In 2012, Evan Mkala and Bernard Tulito drove and trudged across vast hectares of land deep in the Kenyan wilderness for six months to convince thousands of landowners to create space for elephants and other wildlife.
In doing so, the two men helped build a conservation model that has become a global example of how communities, animals, and the application of conservation science can shape an entire ecosystem.
Thanks to their efforts towards one of IFAW’s boldest conservation initiatives, we established the Kitenden Conservancy from an initial 16,000 acres of communal land between Kenya’s Amboseli National Park and Mt. Kilimanjaro National Park in Tanzania, helping secure a critical migration route for African elephants that crosses the Kenya-Tanzania border. Since 2013, Kitenden has now grown to 26,000 acres.
Kitenden serves as proof that discrete and fragmented ecosystems, which face threats of population growth, land use changes, and climate change, can be merged through community-led conservation initiatives, sound judgement, and conservation goodwill.
Establishing trust in unfamiliar territory
Born and raised in Taita Hills on the fringes of Kenya’s Tsavo East National Park, Mkala learned about human-wildlife conflict as a child from the elephants that trumpeted through his village.
His experience sparked an interest that led him to study for a wildlife conservation and management degree. When he then became IFAW’s Amboseli Project Officer, he had only a laptop and a dream: to convince 1,600 landowners to sign up their 10-acre pieces of land in a lease agreement to secure space for elephants.
He was on unfamiliar ground, walking in the dark.
“IFAW was an unknown entity in Amboseli, and word had spread that we were coming to take people’s land,” Mkala recalls. “I had never negotiated a land lease, did not speak the local language. Where would I begin? How would I win their trust?”
He realized he needed to establish trust between IFAW and the locals.
“I immersed myself in the community, attended their functions, broke bread with them,” Mkala says. “In time, the morans (young warriors) accepted me, gave me a Maasai name—Menye Laiyok, or father of the morans.”
The community made it clear that they needed to understand each step of the lease agreement.
“I explained to every group I met that our interest went beyond merely leasing their land,” he says. “We were setting out to develop a wildlife conservancy owned and managed by the community, so that landowners could ‘milk’ elephants through tourism revenue and other benefits, as they would the cows they treasure.”
He credits Maasai community leader and chairman of the Olgulului-Ololarashi Group Ranch Mr. Daniel Leturesh for assuring the community that IFAW could be trusted.
Patience and persuasion
Bernard Tulito, Community Liaison Officer, born in Amboseli and a landowner in Kitenden, became Mkala’s strongest ally and wingman.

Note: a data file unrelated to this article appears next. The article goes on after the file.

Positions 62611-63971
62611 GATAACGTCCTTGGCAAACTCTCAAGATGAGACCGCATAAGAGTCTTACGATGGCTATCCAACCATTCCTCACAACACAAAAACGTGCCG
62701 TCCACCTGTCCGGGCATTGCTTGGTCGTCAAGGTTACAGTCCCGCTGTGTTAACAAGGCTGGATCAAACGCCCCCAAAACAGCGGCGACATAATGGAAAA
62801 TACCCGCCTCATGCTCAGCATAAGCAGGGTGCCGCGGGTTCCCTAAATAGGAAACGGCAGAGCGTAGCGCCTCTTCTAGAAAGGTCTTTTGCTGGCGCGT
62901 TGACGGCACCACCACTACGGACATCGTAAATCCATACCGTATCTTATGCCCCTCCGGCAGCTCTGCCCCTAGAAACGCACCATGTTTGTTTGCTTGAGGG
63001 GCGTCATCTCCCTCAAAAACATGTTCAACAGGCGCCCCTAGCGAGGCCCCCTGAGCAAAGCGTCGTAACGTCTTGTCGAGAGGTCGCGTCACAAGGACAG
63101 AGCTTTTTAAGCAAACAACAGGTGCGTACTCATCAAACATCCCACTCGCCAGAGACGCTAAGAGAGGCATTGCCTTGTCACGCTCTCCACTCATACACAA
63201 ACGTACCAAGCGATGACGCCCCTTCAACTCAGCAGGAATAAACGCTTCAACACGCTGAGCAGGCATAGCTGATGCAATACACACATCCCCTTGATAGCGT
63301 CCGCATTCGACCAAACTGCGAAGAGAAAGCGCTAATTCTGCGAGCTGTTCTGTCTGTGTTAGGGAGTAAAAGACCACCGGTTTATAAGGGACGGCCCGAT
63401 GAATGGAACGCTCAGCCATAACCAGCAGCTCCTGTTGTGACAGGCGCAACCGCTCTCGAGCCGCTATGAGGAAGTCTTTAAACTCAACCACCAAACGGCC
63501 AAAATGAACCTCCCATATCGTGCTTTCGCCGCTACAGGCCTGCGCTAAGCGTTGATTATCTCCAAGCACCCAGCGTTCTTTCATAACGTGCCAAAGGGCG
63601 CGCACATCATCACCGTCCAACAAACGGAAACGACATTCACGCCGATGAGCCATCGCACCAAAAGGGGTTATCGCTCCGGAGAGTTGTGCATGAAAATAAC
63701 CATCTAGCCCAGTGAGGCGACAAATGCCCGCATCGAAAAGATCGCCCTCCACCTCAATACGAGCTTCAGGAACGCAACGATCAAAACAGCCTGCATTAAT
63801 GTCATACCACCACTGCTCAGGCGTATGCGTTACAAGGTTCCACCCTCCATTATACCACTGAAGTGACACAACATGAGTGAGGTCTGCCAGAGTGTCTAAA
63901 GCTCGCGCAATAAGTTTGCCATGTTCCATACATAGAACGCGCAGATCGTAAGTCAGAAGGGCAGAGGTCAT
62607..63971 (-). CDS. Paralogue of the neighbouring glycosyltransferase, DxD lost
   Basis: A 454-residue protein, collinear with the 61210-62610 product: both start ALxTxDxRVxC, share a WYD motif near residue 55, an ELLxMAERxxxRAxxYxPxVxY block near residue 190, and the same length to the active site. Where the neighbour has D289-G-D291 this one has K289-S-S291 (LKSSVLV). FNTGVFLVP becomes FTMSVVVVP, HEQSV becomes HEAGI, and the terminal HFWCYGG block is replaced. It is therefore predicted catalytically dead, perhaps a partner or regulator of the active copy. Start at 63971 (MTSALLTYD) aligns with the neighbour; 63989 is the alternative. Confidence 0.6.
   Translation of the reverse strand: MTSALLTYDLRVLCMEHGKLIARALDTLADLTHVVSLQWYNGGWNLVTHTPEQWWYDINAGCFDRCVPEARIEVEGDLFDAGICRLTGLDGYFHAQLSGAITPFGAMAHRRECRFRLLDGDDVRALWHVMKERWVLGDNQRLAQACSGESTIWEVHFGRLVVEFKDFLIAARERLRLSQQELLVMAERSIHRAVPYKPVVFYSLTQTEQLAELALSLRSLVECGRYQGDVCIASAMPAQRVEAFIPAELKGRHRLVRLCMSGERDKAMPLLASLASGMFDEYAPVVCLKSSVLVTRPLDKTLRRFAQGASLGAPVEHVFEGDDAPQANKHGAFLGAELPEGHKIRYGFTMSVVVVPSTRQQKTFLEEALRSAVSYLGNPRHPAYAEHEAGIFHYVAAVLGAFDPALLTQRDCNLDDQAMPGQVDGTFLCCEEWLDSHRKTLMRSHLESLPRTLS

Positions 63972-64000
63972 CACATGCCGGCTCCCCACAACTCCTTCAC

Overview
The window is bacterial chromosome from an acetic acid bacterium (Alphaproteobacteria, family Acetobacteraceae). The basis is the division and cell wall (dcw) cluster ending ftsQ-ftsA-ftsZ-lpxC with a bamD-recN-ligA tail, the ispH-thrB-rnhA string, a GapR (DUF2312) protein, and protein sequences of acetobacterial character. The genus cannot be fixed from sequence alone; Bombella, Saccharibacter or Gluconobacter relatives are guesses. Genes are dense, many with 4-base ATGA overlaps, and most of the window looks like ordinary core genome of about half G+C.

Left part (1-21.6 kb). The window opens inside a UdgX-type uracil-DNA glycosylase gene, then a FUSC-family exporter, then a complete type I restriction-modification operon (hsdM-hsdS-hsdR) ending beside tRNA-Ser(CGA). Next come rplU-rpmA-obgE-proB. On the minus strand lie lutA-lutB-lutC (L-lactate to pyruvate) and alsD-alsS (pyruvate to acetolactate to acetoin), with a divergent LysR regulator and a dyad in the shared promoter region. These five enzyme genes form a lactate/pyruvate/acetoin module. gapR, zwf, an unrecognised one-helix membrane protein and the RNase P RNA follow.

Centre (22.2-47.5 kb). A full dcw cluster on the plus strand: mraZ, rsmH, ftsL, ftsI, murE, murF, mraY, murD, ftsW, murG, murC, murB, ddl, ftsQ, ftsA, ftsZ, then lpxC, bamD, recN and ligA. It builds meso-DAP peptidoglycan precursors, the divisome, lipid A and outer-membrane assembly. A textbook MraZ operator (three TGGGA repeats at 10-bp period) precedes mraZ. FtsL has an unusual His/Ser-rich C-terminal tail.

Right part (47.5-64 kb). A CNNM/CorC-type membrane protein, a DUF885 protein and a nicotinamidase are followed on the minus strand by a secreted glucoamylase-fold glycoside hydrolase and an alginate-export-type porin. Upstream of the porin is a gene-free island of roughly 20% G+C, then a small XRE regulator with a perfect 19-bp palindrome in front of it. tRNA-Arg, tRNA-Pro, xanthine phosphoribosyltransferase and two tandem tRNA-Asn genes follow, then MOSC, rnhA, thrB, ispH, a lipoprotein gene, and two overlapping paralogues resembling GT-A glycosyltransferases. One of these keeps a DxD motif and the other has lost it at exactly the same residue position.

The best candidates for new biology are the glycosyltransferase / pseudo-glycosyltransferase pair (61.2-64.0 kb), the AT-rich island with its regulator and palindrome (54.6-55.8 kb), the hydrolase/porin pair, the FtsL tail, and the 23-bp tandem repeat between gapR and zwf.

Mkala and Tulito recall trekking across vast spaces of thorny scrubland with a surveyor, marking boundaries and enduring the scorching sun, ticks, and torn clothing. Next, they traveled from village to village, seeking out landowners and ascertaining that land share certificates matched the details on their map.
This meant setting off at 4 a.m., driving 100 kilometers daily on cattle tracks, and then walking from village to village, door to door, sometimes working until midnight by torchlight. Such are the nights they spent in the villages, or when their now battered little jeep broke down.
“The Olgulului-Ololarashi group ranch is four times bigger than Amboseli National Park,” Tulito explains. “Maasai villages and homes are scattered, so you can picture the vast terrain we had to cover and the amount of work required to get the signatures of 1,600 landowners.”
Mkala and Tulito faced challenges building trust among the diverse array of landowners. Convincing members of the local community, some of whom had never interacted with a bank, to open accounts where they could receive their lease payments and, collecting land share certificates—some of which were torn—called for patience, persuasion, and immense determination.
Conservation efforts change lives
As a Kitenden landowner, Tulito says he is proud of what they achieved because he has been able to help provide his people with incentives such as employment at the Conservancy, livelihood projects for women, and scholarships for students. This, he says, has raised the value of their once-barren land and improved awareness for conservation within the community.
The experience was profound for Mkala, who describes securing Kitenden as the most challenging but most rewarding assignment of his career.
“Getting these leases signed pushed my endurance to the core, what with the heat, off-road driving, and long, daily treks,” he says. “But I have made lifelong friends here, built networks, impacted lives, and learned incredible lessons that will last me a lifetime.”